So Jordy Nelson had hip surgery in the off-season.
Cue the panic, because the Packers’ star wide receiver didn’t practice during the OTAs. According to ESPNWisconsin’s Jason Wilde, the surgery isn’t causing much concern for Nelson or coach Mike Mike McCarthy. It’s business as usual at 1265 Lombardi Avenue, and they seem to be treating it like nothing more than a speed bump in the road on the way toward the beginning of the regular season. Then again, Nelson and off-season surgery are not exactly a new combination.
Nelson had symptoms, so it wasn’t just a tune up. Then again, no one just has surgery unless there is something that needs to be repaired. As he told Wilde, “Obviously, if it didn’t bother me, I probably wouldn’t have had the surgery. But nothing major. I had an opportunity to get some things cleaned up. We did it, and I think it was a good move and feel good about where we’re at moving forward.”
A clean up. That’s all Nelson had to say about the procedure. But what exactly is a clean up when it comes to a hip?
Reading between the lines and using an educated guess suggests that Jordy Nelson was having recurring pain in a hip joint that wasn’t going away with physical therapy. And in the orthopedic world, “clean up” usually means problems with the cushioning cartilage of the joint, typically loose fragments or a small tear causing symptoms.
We’re all familiar with the ball and socket concept of the hip joint. It’s how the hip joint can pivot in multiple directions. The head of the thigh bone (the femur) rotates within the cupped socket (the acetabulum.) The labrum, which creeps up in sports injury reports, is the cartilage ring that acts like a seal or a gasket around the joint.
The labrum can be injured by a direct blow to the hip. With the frequency of how often Nelson is dragged to the ground, often landing on a hip, such an injury is not outside the realm of possibility. In that case, the ring can be torn from impact. That said, it’s a fairly common type of injury in contact sports like football, hockey and soccer. Percy Harvin and Ed Reed come to mind as players that have had an injured labrum. Reed has needed to have his repaired twice.
It can also be torn by the wear and tear of repetitive twisting and pivoting as seen in athletes that have a forceful twist and swing such as golfers or those in softball or baseball.
Symptoms can be vague–pain in the front of the hip, perhaps in the groin. They can mimic other injuries such as tendonitis in the hip flexor muscles–the group of muscles that attack to the hip and allow one to raise up the thigh. Popping, locking and the sensation of the joint catching can also be symptoms of a labral injury.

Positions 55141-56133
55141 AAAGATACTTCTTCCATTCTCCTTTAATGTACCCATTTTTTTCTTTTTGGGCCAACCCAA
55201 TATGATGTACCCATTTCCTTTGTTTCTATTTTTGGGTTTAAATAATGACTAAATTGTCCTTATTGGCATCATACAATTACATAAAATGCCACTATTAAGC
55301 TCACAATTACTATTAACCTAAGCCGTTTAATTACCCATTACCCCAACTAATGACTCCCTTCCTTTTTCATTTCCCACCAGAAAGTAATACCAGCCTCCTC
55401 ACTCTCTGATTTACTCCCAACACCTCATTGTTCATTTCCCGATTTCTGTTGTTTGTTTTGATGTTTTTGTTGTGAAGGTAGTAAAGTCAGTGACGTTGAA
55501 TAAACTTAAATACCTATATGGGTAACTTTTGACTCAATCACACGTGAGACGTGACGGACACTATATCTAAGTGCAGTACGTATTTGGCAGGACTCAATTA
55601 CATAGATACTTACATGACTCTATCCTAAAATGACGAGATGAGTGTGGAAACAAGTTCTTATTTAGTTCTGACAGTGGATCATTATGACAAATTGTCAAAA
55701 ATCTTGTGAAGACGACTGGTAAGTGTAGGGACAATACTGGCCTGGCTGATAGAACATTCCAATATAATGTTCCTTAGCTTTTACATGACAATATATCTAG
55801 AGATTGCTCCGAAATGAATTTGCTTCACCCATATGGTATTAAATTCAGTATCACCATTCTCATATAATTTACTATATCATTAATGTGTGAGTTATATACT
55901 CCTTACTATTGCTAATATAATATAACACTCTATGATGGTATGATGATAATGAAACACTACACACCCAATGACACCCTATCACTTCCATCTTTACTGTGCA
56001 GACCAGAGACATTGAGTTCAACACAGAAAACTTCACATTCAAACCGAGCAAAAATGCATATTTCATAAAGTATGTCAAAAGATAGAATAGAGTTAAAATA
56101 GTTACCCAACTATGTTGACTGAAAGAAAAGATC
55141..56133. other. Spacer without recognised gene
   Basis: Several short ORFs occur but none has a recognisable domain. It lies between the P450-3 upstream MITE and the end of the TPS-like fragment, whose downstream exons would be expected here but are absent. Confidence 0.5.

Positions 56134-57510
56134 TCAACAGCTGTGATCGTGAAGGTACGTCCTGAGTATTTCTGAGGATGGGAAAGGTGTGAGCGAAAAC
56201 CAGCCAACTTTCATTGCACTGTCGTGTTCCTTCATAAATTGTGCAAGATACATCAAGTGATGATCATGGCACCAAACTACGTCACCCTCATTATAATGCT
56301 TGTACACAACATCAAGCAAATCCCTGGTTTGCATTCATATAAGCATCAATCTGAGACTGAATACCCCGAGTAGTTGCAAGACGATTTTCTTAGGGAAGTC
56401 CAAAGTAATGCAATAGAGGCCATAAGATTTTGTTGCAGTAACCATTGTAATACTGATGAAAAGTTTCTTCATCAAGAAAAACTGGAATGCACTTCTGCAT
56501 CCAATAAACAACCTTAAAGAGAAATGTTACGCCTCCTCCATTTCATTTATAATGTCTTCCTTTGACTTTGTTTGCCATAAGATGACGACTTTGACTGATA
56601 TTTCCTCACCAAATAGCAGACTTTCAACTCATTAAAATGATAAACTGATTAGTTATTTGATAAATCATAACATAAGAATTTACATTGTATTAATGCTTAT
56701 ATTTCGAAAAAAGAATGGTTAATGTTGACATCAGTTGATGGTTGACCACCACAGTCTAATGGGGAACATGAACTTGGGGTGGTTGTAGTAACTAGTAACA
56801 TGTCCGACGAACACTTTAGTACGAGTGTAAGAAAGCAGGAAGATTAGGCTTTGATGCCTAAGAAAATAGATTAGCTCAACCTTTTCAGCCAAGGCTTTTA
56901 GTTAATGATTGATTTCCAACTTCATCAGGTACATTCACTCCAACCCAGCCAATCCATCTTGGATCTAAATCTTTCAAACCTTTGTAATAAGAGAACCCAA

With many orthopedic injuries, the severity can run the gamut. There are some labral tears that are minor enough that require nothing more than physical therapy, rest and other conservative measures. There are others that need a a “clean up” of the frayed edges of the tear to stop the locking and catching. The torn edges are trimmed off leaving only the intact tissue much like the frayed edges of a ripped fingernail are trimmed away. These type of repairs can be performed laproscopically (ie, small incisions with scopes inserted to perform the procedure.) In that case, recovery time is around 6-8 weeks. Return to play is gradual, but the period from crutches to jogging is relatively short.
Larger tears require surgical repair of the torn cartilage. Needless to say that the recovery time of such a repair is longer–sometimes six months or longer. That type of labral tear can be season ending.
But without the Packers releasing more specific information regarding Nelson’s injury, this is all just conjecture. But if I read between the lines, I would hazard to guess that this is what Nelson has been dealing with.
Jordy Nelson is no stranger to minimally invasive off-season orthopedic surgery. In 2013 he missed training camp after undergoing a knee procedure but was still very much ready to go on opening day.
The public knows very little about the extent of his injury, and chances are we never will find out. But we do know the following facts: Nelson is recovering from a minor surgical procedure. It wasn’t bad enough to fail a physical. He has not been seen on crutches since he was at a Bucks game at the end of March and the Milwaukee Journal Sentinel’s Tom Silverstein confirmed that the receiver had undergone surgery sometime following the 2014 season. Neither Nelson or the Packers are outwardly concerned about the extent of it and have every expectation that he will be suited up and ready to be the deep threat come September.
There is a little under 2 months before the start of training camp. By then it will be 4 months since the last time anyone has seen Jordy Nelson on crutches and well beyond a 6-8 week recovery window. Don’t be surprised if Nelson enters camp and picks up right where he left off in Seattle–ready to play and be that impact player that rarely, if ever, misses a game.